Meet The Researcher

Dr Diana P. Bratu

Department of Biological Sciences
Hunter College, CUNY
New York

Dr Diana P. Bratu is an Associate Professor in the Department of Biological Sciences and the Scientific Director of the Bio-imaging Facility at Hunter College, CUNY, US. She began her career at New York University, where she obtained her B.A. in Chemistry and Mathematics, and pursued a M.S. and Ph.D. in Molecular and Cell Biology. She then completed two postdoctoral fellowships, one in Molecular Genetics at the Public Health Research Institute, NJ and another in Cell Dynamics at the University of Massachusetts Medical School, MA. She became involved in cellular imaging during her doctoral training and has since been an avid contributor to the field of biophotonics.


E: bratu@genectr.hunter.cuny.edu
T: (+1) 212 772 5235
W: http://bratu.bioweb.hunter.cuny.edu/
W: http://www.bratulab.com




IE Catrina, LV Bayer, G Yanez, JM McLaughlin, K Malaczek, E Bagaeva, SAE Marras and DP Bratu, The temporally controlled expression of Drongo, the fruit fly homolog of AGFG1, is achieved in female germline cells via P-bodies and its localization requires functional Rab11, RNA Biology, 2016, RNA Biology, 2016, 11, 1117–1132.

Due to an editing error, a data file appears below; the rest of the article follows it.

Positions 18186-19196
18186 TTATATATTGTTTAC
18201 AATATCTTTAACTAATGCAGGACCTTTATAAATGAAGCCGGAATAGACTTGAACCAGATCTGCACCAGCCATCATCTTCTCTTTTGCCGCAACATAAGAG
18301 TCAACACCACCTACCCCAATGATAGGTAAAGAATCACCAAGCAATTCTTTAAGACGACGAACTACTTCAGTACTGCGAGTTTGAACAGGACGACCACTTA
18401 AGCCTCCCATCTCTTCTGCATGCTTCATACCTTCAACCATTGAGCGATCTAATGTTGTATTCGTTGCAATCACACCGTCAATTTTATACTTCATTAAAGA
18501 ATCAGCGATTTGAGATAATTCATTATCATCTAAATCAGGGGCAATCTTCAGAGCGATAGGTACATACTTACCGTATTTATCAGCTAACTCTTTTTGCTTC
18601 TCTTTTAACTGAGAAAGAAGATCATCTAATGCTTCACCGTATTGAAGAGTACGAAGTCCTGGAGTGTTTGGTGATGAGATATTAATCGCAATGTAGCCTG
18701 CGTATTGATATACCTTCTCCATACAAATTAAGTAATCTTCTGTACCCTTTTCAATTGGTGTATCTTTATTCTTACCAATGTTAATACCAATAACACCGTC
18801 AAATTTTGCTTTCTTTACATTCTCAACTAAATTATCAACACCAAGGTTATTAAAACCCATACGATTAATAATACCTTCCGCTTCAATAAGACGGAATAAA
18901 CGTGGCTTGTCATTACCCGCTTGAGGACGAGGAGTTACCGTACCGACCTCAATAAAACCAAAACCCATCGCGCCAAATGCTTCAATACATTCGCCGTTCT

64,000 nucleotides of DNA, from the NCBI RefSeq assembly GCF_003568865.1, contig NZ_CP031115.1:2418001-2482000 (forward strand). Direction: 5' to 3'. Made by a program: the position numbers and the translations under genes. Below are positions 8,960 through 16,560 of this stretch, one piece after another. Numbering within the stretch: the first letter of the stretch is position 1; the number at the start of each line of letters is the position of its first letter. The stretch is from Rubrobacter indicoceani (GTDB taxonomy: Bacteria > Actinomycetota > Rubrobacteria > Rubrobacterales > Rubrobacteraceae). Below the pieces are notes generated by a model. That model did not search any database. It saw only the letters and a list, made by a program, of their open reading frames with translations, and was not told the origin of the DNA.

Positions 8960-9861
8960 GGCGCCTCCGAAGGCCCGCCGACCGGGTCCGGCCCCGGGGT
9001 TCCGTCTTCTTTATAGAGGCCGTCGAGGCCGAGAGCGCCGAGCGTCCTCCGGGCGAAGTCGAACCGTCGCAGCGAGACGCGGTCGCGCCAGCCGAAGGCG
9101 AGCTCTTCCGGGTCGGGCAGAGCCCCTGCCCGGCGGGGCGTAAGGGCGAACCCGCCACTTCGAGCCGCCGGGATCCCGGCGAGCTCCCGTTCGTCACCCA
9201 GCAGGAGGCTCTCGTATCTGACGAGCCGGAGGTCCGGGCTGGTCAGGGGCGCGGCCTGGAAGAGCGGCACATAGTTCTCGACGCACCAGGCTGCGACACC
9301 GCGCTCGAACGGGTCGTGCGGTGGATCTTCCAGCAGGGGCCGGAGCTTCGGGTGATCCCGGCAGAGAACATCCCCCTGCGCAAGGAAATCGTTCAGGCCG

LV Bayer, M Batish, SK Formel and DP Bratu, Single molecule RNA in situ hybridization (smFISH) and immunofluorescence (IF) in the Drosophila egg chamber, Drosophila Oogenesis: Methods and Protocols, Methods in Molecular Biology, Springer Protocols, Humana Press, 2015, 1328, 125–36.

IE Catrina, SAE Marras and DP Bratu, Tiny molecular beacons: LNA/2’Omethyl RNA chimeric probes for imaging dynamic mRNA processes in living cells, ACS Chemical Biology, 2012, 7, 1586–1595.

MM Mhlanga, DP Bratu, A Genovesio, A Rybarska, N Chenouard, U Nehrbass and JC Olivo-Marin, In vivo colocalisation of oskar mRNA and trans-acting proteins revealed by quantitative imaging of the Drosophila oocyte, PLoS One, 2009, 4, e6241.

DP Bratu, BJ Cha, MM Mhlanga, FR Kramer and S Tyagi, Visualizing the distribution and transport of mRNAs in living cells, Proceedings of the National Academy of Sciences USA, 2003, 100, 13308–13.